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From Jochen Theodorou <>
Subject Re: [VOTE] Release Apache Groovy 2.6.0-alpha-1
Date Tue, 22 Aug 2017 21:12:59 GMT
On 22.08.2017 14:11, Jesper Steen Møller wrote:
> It's two problems in one.
> A) The code generation itself is not quite so bad as you might think, 
> especially if we for a moment ignore serializable lambdas. For instance, 
> here's how Eclipse's JDT does it:
> It's a matter of recording a bootstrap method in the constant pool of 
> the class, and then emitting a invokeDynamic to "hit" that bootstrap method.
> B) The really tricky issue is the type analysis you need to have in 
> place to figure out the type signature of the Lambdas type signature and 
> implementation method. Both javac and  ECJ grew significantly in 
> complexity in working to find this out, including backtracking. The 
> choice of the lambda's type will in turn affect which possible overload 
> to call.
> Only the static compilation will have a chance to do this right, and 
> getting it "perfect" (including variable and member capture) is pretty 
> tricky.

This can shed some light on the comments above:

>     A lambda expression (§15.27) is potentially compatible with a functional interface
type (§9.8) if all of the following are true:
>       *  The arity of the target type's function type is the same as the arity of the
lambda expression.
>       *  If the target type's function type has a void return, then the lambda body is
either a statement expression (§14.8) or a void-compatible block (§15.27.2).
>       *  If the target type's function type has a (non-void) return type, then the lambda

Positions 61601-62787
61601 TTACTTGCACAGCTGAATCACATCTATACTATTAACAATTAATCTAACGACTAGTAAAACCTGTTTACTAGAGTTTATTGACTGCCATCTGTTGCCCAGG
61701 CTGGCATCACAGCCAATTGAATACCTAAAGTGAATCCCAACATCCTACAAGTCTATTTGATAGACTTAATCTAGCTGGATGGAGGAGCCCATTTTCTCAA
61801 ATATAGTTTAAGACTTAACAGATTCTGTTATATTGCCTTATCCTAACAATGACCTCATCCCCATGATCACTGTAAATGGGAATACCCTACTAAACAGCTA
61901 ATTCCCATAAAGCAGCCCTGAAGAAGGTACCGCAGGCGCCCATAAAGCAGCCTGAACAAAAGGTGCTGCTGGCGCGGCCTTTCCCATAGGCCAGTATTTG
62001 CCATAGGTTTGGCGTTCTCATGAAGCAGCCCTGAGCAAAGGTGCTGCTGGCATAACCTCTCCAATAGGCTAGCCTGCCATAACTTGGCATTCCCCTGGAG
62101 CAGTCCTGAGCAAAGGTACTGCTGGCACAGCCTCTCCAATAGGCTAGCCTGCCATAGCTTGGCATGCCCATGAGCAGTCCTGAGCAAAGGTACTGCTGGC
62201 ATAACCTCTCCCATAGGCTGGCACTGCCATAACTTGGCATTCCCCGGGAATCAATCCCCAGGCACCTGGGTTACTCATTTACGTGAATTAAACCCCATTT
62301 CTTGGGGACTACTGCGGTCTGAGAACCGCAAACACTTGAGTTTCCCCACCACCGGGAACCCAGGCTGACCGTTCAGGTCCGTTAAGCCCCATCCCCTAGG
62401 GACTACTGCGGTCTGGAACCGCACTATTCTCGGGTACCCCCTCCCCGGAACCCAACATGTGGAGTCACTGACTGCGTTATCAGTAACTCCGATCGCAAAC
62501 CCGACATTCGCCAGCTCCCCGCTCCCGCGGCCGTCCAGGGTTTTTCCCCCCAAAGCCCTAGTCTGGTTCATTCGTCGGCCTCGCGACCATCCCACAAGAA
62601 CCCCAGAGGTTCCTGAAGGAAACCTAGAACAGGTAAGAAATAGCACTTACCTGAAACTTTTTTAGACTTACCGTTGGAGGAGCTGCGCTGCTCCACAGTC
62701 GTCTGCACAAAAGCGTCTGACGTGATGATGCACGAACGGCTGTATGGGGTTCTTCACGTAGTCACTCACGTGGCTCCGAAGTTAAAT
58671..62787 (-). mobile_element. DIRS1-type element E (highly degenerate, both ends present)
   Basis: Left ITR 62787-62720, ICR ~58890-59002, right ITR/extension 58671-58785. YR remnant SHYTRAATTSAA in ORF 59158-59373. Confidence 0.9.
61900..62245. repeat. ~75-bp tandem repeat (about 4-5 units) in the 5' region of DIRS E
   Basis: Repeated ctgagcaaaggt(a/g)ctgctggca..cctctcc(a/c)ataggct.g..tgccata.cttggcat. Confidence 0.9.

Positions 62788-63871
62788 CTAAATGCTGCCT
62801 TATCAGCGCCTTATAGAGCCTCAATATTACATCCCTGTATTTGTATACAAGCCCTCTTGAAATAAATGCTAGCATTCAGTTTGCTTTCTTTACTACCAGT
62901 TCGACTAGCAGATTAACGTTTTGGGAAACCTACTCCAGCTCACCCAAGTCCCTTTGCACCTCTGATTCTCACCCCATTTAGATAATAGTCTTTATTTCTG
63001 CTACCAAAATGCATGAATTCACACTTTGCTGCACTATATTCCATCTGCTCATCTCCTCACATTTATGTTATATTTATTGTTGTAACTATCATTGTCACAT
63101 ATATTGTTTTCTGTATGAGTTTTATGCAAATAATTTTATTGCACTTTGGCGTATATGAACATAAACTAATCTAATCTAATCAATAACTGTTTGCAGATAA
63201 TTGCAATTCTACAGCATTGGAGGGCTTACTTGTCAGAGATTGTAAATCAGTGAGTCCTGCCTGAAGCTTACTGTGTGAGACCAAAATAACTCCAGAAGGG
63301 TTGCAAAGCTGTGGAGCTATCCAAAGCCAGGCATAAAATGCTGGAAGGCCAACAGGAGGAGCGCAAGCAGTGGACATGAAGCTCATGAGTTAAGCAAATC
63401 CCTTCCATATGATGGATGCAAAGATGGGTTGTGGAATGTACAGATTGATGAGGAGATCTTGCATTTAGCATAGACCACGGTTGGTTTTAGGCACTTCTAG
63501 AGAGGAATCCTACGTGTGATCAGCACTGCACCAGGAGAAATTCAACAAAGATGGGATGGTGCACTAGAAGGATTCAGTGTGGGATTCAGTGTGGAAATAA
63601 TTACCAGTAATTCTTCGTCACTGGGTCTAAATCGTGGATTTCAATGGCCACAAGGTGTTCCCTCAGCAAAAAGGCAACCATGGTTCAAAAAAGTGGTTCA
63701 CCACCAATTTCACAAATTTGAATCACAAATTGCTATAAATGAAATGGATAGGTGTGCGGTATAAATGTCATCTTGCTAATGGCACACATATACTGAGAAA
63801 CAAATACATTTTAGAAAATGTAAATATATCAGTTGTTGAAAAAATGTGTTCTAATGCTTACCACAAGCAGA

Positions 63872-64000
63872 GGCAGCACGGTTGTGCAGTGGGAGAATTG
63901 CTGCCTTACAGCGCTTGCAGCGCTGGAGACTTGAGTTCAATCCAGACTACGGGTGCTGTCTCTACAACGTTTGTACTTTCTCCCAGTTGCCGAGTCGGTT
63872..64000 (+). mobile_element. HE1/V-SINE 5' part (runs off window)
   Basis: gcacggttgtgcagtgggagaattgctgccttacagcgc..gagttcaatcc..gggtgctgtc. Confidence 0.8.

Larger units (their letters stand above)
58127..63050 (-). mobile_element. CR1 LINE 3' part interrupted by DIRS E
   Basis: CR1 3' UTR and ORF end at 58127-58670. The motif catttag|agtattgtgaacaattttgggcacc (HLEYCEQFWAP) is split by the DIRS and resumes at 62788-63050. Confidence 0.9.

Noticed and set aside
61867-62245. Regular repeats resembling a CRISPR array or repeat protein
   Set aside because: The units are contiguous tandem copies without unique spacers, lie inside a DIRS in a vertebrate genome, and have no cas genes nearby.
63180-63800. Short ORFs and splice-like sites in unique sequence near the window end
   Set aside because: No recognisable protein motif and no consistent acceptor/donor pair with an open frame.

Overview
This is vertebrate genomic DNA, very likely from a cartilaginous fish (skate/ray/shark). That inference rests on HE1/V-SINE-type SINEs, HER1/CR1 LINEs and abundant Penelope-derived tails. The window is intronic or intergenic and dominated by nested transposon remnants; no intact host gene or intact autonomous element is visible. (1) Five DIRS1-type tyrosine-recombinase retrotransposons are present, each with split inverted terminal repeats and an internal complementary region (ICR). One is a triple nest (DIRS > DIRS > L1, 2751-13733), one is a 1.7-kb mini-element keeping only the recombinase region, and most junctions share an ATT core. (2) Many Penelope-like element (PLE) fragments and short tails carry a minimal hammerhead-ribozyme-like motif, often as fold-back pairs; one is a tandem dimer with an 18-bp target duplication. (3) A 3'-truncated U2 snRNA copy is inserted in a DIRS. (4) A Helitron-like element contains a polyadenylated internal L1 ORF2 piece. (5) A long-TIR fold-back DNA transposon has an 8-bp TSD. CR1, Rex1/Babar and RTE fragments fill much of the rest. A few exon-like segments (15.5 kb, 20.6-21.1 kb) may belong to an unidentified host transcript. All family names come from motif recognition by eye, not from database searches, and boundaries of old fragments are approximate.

body is either an expression or a value-compatible block (§15.27.2).

We would have no problem with the arity if we stay with the lambda 
syntax. A Closure expression would already have problems here. But 
without looking at the code in more detail you cannot say if the lambda 
is actually returning something. and if you have 
->System.out.println(1); You need to know if println is void or not to 
be sure if the lambda returns something or not. That alone already 
implies a lot of compiler work we do only in the static compiler right 
now. But that is not enough:

> void f(Function<String, Integer> x) {}
> void f(IntFunction<String> x) {}
> f(x -> x.hashCode());

which one is to be taken here? For the IntFunction version we actually 
would have a resulting signature for the lambda of (String)int, for the 
Function (String)Integer. I think the java compiler will fail to compile 
this. But what could a dynamic Groovy do here?

As for static compilation... I think what we could implement which is 
not too complicated is to actually first determine the arity to get 
potentially fitting signatures and ignoring the return type, then apply 
the signature to the types of the lambda and see if that will compile 
and what the return type will be. If that would compile and the return 
type fits, we have a match. Then we would proceed with the next 
signature. It is ambiguous if there is more than one match.

I think with this simple approach we should cover all problems I know in 
combination with lambdas. And of course the case above would then not 
compile because int and Integer are both valid return types. Would be 
nice if somebody could show me a counter example

bye Jochen

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